When I emerge from the EU exhibit I realize that I have overstayed my time—I have only an hour to get back to the central station to catch my onward train to Nice, France. So I rush as fast as I can back over the bridge and into the subway, wishing that I could spend a week here. I recommend it to everyone.
I arrive in Dubrovnik, Croatia’s famous walled city on the Adriatic coast, after an exhausting 36-hour bus journey from Turkey. After months on the road, most of it across difficult and remote territory, I’m looking forward to the sunny weather and relaxing seaside atmosphere that Croatia is famous for.
I take a bus from Göreme, Cappadocia to Istanbul, the capital of everything in the region since time immemorial. I am excited to see whether Istanbul lives up to its exotic reputation.
I depart Göreme by bus in the morning, leaving my father and sister temporarily (they are flying). The 11-hour bus ride takes me past an incredibly varied landscape. Many of the Turkish passengers fiddle with prayer beads as the ride drags on. The world becomes steadily lusher as I get further from the Middle East. I even pass a body of water big enough to float a boat on.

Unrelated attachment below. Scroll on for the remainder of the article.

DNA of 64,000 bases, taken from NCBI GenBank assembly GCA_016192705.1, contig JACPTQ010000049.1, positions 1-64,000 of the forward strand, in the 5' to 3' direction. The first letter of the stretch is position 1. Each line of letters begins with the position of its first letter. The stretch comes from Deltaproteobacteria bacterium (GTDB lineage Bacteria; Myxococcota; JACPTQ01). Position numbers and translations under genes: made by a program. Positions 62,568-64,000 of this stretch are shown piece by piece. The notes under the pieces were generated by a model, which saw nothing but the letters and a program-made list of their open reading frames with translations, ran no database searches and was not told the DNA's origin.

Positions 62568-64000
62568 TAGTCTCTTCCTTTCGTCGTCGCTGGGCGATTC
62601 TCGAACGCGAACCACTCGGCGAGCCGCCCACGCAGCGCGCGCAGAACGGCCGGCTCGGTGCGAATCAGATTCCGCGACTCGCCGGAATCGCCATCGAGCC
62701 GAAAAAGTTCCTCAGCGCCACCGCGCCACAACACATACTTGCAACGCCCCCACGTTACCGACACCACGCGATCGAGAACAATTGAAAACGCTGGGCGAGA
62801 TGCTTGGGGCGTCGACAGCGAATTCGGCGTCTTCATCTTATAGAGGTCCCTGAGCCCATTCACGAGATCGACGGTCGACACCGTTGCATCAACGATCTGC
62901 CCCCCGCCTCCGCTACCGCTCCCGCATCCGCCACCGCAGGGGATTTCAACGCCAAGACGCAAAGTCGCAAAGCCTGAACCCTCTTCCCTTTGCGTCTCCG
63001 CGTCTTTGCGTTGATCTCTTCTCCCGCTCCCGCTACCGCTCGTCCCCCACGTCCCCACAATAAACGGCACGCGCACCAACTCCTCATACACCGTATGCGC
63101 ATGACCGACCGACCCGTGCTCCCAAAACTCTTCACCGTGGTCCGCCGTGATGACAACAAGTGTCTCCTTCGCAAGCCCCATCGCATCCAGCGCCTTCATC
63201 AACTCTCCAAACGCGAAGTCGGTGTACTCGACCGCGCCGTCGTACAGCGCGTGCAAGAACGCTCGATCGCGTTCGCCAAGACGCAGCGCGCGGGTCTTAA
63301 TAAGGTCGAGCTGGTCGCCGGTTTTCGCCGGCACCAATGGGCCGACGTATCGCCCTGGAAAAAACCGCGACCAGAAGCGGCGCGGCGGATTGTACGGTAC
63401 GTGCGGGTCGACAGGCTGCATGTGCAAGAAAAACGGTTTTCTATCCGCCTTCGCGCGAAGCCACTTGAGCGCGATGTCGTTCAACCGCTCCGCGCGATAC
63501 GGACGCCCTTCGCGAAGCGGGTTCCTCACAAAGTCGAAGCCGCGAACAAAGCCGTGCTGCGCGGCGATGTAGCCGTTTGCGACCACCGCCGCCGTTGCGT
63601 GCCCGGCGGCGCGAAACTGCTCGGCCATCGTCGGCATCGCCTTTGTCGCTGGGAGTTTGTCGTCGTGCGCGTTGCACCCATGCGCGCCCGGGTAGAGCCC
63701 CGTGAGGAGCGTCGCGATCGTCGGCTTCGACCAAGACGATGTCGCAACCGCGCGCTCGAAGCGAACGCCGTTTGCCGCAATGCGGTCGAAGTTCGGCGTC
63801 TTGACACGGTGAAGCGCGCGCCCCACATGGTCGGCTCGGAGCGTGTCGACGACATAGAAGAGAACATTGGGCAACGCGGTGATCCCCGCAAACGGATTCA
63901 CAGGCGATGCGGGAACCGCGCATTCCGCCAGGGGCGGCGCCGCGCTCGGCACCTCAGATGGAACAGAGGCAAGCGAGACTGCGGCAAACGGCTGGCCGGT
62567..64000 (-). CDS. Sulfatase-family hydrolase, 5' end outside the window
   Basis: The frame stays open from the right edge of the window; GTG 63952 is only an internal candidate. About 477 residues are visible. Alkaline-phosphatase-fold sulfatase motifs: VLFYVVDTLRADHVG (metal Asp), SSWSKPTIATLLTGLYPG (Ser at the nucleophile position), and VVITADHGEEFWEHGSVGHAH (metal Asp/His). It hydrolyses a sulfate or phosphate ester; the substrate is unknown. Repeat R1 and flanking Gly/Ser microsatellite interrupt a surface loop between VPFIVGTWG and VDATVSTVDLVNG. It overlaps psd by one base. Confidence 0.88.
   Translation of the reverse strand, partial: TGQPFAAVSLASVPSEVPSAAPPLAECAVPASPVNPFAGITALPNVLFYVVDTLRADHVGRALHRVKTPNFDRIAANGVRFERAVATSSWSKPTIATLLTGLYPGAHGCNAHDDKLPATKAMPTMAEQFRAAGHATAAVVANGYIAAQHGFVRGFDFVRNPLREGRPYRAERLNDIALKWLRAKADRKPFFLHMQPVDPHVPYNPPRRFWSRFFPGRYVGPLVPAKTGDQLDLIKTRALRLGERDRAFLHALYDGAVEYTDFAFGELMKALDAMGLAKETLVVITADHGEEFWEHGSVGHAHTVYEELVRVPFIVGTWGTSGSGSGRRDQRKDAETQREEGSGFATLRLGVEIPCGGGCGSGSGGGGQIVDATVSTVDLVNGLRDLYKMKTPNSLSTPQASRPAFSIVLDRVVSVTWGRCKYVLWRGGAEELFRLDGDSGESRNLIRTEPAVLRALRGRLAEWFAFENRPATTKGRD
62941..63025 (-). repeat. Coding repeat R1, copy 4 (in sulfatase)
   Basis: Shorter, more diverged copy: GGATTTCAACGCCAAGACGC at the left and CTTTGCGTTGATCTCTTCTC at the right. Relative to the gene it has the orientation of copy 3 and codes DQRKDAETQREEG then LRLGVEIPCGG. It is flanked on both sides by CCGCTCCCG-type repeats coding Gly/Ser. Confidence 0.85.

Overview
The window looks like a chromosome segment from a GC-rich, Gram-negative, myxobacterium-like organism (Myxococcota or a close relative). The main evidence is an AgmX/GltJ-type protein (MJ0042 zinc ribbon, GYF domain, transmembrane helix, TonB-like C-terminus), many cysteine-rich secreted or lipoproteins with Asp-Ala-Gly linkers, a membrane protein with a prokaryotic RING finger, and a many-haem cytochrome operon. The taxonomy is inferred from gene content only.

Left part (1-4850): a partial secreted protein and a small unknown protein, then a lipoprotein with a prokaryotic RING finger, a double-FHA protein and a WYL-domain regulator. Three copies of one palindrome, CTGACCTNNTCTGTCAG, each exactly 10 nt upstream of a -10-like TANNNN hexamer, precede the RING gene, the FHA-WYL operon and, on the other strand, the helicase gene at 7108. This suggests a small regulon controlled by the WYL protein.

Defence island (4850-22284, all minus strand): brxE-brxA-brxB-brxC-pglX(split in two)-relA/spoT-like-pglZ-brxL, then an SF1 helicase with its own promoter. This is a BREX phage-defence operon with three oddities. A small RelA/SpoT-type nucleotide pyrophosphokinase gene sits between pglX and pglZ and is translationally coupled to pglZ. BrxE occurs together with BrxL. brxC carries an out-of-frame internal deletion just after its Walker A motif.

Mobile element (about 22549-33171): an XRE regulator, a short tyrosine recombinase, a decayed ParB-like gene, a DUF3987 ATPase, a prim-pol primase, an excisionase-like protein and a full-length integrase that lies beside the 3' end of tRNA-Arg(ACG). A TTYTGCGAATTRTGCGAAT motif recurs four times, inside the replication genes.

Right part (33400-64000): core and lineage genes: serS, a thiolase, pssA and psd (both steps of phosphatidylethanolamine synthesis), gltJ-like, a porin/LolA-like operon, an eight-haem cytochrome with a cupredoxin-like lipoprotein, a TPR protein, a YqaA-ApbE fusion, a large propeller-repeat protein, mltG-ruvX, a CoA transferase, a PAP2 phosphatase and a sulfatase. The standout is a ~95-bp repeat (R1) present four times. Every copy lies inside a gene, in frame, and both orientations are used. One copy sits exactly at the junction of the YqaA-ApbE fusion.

Istanbul has been around for a very long time. Legend has it that the city, at first named Byzantine, was founded in the 7th century BCE by Greek colonists. The city gained immensely in importance in 330 CE, when Emperor Constantine chose it as the capital of the Empire. The city was renamed Constantinople, and many of the city’s most impressive archeological sites date from that era.